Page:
Boys and Video Games

I am wondering who out there would like to start a conversation about boys and video games.

I know I am potentially throwing gas on a fire here, but I’m willing to take a risk in order to find some help for myself, but also help others who are perplexed at how much screen time to allow their boys.

My son will be seven this May and this past Christmas we received a Wii as a gift, along with several games.  After returning a couple items he didn’t want or like, he had enough funds to also purchase his own copy of Super Mario Bros.

After reading Dr. Leonard Sax’s excellent book, Boys Adrift, I was convinced that video games for boys can become an unhealthy, consuming addiction.  I agree with Dr. Sax that it is ok to let boys play video games but to allow only short times each day for them to play…like 45 minutes.   The author talks about a boy’s “will to power” that gets fed as he plays video games over and over again.  The boy has a pull to be “powerful” but instead of exercising his will in the physical realm, it’s done vicariously through the screen.

I would not be as concerned as I am with my own son if he also liked to play and engage in physical pursuits, but nearly all of his conversations have to do with the imaginary world of Mario and Luigi.  He is on a basketball team and taking swimming lessons, and his attention span to these physical sports is not nearly as intense as it is when he plays video games.  I am concerned that he is getting hooked.

I played my fair share of video games growing up–Atari mostly.  I am sure my parents thought it a bit unwise bringing one of these machines into the home when I was ten.  Now, I’m the parent and while I try to play Wii with my son in order to have some connection time with him, he stands head and shoulders above me in terms of skill and play.  He really loves it when I play with him.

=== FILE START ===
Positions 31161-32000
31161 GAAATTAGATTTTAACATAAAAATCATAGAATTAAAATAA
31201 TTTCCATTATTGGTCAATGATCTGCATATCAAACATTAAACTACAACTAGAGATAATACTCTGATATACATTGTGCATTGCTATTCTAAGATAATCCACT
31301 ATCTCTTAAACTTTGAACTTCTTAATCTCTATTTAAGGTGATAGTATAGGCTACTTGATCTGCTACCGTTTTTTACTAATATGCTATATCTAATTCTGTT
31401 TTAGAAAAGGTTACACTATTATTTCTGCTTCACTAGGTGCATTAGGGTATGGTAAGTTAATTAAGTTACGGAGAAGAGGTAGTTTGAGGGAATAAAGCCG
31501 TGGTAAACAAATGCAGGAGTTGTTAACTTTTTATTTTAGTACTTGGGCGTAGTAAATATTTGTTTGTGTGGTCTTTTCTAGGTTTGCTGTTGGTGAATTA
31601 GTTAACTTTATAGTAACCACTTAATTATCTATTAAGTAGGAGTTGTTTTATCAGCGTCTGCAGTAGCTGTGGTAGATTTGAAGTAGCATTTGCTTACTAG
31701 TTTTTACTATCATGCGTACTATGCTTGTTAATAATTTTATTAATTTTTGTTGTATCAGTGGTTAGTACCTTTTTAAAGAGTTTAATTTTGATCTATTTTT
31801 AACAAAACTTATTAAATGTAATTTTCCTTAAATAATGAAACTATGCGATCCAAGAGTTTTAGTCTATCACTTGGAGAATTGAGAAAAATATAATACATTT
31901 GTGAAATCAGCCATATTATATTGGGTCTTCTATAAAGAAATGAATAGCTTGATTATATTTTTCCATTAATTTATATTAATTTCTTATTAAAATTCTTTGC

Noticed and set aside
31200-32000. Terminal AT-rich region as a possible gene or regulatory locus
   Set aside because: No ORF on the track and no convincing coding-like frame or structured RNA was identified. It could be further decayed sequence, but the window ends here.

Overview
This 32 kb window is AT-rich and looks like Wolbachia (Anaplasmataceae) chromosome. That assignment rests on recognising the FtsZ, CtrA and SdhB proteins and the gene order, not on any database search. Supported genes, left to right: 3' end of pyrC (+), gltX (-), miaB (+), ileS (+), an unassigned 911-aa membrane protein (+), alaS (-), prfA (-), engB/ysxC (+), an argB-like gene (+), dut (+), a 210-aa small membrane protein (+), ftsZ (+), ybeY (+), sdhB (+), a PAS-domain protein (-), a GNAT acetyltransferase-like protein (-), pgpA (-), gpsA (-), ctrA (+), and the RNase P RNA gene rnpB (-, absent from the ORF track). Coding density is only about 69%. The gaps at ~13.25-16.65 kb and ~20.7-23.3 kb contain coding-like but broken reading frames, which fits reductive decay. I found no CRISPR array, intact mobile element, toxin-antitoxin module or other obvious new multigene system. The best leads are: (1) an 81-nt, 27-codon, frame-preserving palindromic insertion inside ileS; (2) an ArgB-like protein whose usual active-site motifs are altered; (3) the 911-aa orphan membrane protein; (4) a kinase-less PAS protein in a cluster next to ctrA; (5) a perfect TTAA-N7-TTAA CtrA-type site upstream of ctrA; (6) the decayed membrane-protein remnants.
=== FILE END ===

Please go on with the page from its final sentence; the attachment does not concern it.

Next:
I agree with something I read in The Way of the Wild Heart by John Eldredge that “Our sons (and daughters) need to know that we love them, but more importantly, they need to know we like them and that we like the things they like.”  I’m trying like crazy to like the things Turner likes regarding video games, but I’m having a hard time letting him get consumed.

What have other dads done?   A part of me wants to put the Wii away for a couple months and re-train him on more real-world activities, and develop his desire.  But I’m not ready to pull the trigger on that yet.   My wife and I are on the same page, but I’m not sure we’re reading out of the right instruction manual on boys.  Where do you stand with video games and your sons?  Is it just me or are there other dads out there who struggle with getting their boys to engage in the physical world?

-Kevin

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